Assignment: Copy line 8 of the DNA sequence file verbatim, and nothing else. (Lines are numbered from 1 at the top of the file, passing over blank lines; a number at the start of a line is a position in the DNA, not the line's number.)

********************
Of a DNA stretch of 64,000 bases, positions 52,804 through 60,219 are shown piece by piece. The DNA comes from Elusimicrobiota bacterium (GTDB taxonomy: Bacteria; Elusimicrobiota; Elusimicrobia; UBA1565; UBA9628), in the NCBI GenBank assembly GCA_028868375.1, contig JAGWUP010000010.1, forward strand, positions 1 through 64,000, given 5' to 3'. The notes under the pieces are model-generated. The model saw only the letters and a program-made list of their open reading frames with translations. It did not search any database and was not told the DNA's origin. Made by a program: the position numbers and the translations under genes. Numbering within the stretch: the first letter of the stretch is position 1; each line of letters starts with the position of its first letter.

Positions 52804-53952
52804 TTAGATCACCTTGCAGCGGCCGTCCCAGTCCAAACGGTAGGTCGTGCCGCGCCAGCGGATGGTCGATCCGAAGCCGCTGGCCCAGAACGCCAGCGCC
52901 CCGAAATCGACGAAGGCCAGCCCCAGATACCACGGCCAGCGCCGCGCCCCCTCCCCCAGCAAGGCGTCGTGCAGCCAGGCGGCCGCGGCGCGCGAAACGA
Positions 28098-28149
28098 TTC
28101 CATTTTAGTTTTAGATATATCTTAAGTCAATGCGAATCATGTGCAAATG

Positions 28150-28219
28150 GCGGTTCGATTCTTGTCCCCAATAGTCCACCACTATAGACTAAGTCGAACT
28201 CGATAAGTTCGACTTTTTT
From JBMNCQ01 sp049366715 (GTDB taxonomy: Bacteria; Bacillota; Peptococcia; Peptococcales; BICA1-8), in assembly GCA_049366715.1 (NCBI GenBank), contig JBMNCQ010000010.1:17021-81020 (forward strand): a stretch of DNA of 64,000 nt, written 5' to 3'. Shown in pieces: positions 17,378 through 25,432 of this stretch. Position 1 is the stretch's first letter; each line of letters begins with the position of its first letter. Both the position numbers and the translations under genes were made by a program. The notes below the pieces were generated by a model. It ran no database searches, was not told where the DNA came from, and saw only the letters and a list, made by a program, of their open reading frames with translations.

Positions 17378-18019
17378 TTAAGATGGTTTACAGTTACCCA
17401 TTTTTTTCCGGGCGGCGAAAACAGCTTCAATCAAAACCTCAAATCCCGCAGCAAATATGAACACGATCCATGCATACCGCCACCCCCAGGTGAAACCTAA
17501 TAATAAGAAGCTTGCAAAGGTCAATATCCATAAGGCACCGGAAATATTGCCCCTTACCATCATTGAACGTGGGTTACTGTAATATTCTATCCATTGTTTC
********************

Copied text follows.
Positions 28150-28219